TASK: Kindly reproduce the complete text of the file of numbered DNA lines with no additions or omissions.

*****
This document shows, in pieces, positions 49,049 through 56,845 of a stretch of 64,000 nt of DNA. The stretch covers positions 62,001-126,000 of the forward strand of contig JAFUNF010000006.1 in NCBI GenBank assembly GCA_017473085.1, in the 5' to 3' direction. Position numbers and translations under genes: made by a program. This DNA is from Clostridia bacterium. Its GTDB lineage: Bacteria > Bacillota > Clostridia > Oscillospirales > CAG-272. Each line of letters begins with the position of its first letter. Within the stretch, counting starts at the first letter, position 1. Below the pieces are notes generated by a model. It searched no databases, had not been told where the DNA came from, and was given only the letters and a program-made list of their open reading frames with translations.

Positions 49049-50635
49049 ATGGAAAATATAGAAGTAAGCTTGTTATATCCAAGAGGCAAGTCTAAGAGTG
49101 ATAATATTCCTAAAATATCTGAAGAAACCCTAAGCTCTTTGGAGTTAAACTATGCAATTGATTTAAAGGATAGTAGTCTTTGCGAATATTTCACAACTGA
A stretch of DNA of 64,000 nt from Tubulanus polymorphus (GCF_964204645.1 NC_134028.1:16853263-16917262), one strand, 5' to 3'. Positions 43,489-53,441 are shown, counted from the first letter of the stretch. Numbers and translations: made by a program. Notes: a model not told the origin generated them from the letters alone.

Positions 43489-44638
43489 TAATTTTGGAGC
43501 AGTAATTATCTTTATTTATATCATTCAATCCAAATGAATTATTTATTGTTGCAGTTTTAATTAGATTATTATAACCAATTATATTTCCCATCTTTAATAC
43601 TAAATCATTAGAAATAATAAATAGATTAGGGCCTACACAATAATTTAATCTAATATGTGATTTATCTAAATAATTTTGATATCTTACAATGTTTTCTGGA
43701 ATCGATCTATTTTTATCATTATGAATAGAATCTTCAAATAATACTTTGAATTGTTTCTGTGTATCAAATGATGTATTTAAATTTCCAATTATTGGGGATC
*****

This document shows, in pieces, positions 49,049 through 56,845 of a stretch of 64,000 nt of DNA. The stretch covers positions 62,001-126,000 of the forward strand of contig JAFUNF010000006.1 in NCBI GenBank assembly GCA_017473085.1, in the 5' to 3' direction. Position numbers and translations under genes: made by a program. This DNA is from Clostridia bacterium. Its GTDB lineage: Bacteria > Bacillota > Clostridia > Oscillospirales > CAG-272. Each line of letters begins with the position of its first letter. Within the stretch, counting starts at the first letter, position 1. Below the pieces are notes generated by a model. It searched no databases, had not been told where the DNA came from, and was given only the letters and a program-made list of their open reading frames with translations.

Positions 49049-50635
49049 ATGGAAAATATAGAAGTAAGCTTGTTATATCCAAGAGGCAAGTCTAAGAGTG
49101 ATAATATTCCTAAAATATCTGAAGAAACCCTAAGCTCTTTGGAGTTAAACTATGCAATTGATTTAAAGGATAGTAGTCTTTGCGAATATTTCACAACTGA
A stretch of DNA of 64,000 nt from Tubulanus polymorphus (GCF_964204645.1 NC_134028.1:16853263-16917262), one strand, 5' to 3'. Positions 43,489-53,441 are shown, counted from the first letter of the stretch. Numbers and translations: made by a program. Notes: a model not told the origin generated them from the letters alone.

Positions 43489-44638
43489 TAATTTTGGAGC
43501 AGTAATTATCTTTATTTATATCATTCAATCCAAATGAATTATTTATTGTTGCAGTTTTAATTAGATTATTATAACCAATTATATTTCCCATCTTTAATAC
43601 TAAATCATTAGAAATAATAAATAGATTAGGGCCTACACAATAATTTAATCTAATATGTGATTTATCTAAATAATTTTGATATCTTACAATGTTTTCTGGA
43701 ATCGATCTATTTTTATCATTATGAATAGAATCTTCAAATAATACTTTGAATTGTTTCTGTGTATCAAATGATGTATTTAAATTTCCAATTATTGGGGATC